Rant: Erasure and Ableism

It seems like every single time a tragedy involving a gun occurs in America, people automatically turn to the mental health of the individual.  Granted, we have a serious mental health crisis in America wherein the most of the people who are mentally ill in this nation are not getting the help, treatment and government-supported aid that they need.  However, to automatically revert to mental illness is troubling in itself.

The most unfortunate thing about our society is that we tend to paint entire subsets of people with the same brush, for some reason, despite the individualistic nature of American society, we would rather stereotype entire groups of people as a means to excuse horrifying things that happen to them.  For instance, anti-gay sentiment has always been rampant in our society but the amount of sheer hate that followed the tragedy at Orlando made it clear that we have so much for to do to be able to say that we’ve actually achieved progress.  I am a firm believer that privilege should always be questioned and checked, however, when you do it as an affront to tragedy, it is both tasteless and counter-intuitive to your own advocacy.  I have seen posts that contest simple claims made by the media that the recent tragedy was the worst mass shooting in American history which has now been changed to the distinction of being the worst mass murder on American soil since the 9/11 terrorist attacks.  To counter the prior claim, many have posted content such as massacres on Native American and Black people with the claim that those were the worst mass shootings on American soil.  Despite the initial mislabeling, we know that 49 people were murdered because they were at a setting frequented by the LGBTQIA community.  This was a targeted attack on our community and we were the ones targeted.  Mass shootings targeting any community are horrific because they are based on hate and bigotry but this one, in particular, targeted us!

What I am most angry about is that people tend to ignore the simple fact that our queer existence exists in literally all backgrounds, you can be any race, ethnic group, disabled or not, neurodivergent or not, a member of the military, pregnant, young or old, any gender, outside of the gender binary, and so on… and be lesbian, gay, bi, pan, trans, queer, questioning, ace, or any other sexual orientation and gender identity/alignment that has been historically marginalized.  LGBTQIA people of color have led American movements that resulted in social change for their recognition as human beings.  All our community is asking for is to be given the same recognition for the characteristics that unite us!

Here’s the thing, not only are we Orlando, we are also you, and you are us, we are together and we are the same, we are humanity!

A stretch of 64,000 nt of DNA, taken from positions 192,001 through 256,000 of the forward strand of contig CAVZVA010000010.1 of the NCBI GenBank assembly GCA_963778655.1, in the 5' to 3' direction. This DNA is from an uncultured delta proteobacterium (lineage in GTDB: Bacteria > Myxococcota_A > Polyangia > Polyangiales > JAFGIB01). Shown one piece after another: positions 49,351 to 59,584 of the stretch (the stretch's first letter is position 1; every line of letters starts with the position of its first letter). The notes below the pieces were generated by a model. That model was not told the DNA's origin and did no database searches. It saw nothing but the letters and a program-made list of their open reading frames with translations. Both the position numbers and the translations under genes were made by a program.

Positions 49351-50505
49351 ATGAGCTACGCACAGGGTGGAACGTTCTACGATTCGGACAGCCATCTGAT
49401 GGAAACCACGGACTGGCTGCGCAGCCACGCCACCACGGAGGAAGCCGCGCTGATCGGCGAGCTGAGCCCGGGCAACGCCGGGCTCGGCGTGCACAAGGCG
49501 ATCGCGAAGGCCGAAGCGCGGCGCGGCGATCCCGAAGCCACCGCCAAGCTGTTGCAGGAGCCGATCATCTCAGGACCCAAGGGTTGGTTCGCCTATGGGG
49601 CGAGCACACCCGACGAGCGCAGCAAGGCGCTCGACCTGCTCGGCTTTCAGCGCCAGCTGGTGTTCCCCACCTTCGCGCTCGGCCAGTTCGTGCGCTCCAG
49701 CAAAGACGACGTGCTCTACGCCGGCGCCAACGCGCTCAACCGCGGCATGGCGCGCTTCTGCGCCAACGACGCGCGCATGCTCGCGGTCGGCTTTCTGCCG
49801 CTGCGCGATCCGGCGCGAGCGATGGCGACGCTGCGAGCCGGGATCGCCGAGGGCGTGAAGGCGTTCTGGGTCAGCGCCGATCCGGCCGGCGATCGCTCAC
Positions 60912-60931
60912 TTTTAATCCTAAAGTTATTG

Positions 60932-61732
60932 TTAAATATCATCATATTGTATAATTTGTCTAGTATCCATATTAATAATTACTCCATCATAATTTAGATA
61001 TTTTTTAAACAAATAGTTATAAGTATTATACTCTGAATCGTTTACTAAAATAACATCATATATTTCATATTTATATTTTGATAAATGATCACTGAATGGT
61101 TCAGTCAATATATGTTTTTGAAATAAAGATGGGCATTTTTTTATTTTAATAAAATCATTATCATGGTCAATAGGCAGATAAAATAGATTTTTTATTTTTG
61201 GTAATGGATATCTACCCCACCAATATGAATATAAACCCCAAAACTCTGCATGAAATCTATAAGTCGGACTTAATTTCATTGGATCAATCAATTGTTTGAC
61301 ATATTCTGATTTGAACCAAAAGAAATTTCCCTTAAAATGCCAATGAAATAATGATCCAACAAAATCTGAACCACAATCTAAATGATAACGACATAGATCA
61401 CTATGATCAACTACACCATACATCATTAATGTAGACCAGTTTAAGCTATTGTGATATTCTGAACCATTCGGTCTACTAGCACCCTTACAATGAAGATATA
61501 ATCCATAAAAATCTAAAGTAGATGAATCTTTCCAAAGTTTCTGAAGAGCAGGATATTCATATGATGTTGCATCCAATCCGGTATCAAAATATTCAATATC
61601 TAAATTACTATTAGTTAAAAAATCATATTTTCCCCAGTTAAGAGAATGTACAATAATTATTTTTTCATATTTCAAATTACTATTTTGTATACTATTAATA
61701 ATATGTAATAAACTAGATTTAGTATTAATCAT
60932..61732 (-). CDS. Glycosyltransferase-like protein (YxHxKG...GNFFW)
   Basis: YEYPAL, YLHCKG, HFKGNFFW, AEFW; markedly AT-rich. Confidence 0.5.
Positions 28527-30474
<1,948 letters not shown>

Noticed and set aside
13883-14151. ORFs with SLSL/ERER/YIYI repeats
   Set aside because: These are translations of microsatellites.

The unfortunate side-effect of identity politics is that we choose to divide ourselves and splinter ourselves rather than unite together.  When we use Trumpian rhetoric that only serves to alienate others to, ironically, attempt to bring us together (which backfires big time), we never make progress.  Everything good that has ever occurred in the history of humanity have been the result of collaboration!

Unfortunately, we still believe that we can be homophobic, transphobic, ableist, and basically just xenophobic.  We tend to, as a society, see the LGBTQIA community as foreign, we see disabled people as foreign, we see immigrants as foreign, and we see people of color as foreign.  As a result of stereotyping and categorizing entire communities, social movements ranging from #blacklivesmatter to the Abolitionist Movement, to the Civil Rights Movement, to the Feminist Movement, to the Gay Rights Movement and to the Disability Rights Movement have emerged.  However, the ability to collaborate with the mainstream and with the public to influence the social discourse has been the litmus test for the success of these movements.  But now, we know and revere many of the figures who led these movements.

And so with our history of American social movements, I find it completely surprising that history keeps repeating itself.  I find it surprising and abhorrent that there is homophobia, transphobia and ableism even among communities that benefited from social movements that encouraged their self-determination.  Violence and discrimination against the LGBTQIA and disability communities are among the worst in modern times and, yet, remain the most tolerated.  In fact, LGBTQIA people face the most hate crimes out of those in any other individual classification!  And according to one survey of disabled people, 83% of Americans with disabilities report having faced hate speech in the past year, with 18.2% just in the past week!

America it has a hate problem.

It does not have a mental health problem.

Americans need to empathize with the LGBTQIA community, Americans need to empathize with the disability community, Americans need to empathize with the Black and Latino communities (let’s not forget that most of the people who were killed at Orlando were Black and Latino), and Americans need to empathize with the Muslim community.

America, please, wake up and stop the hate!

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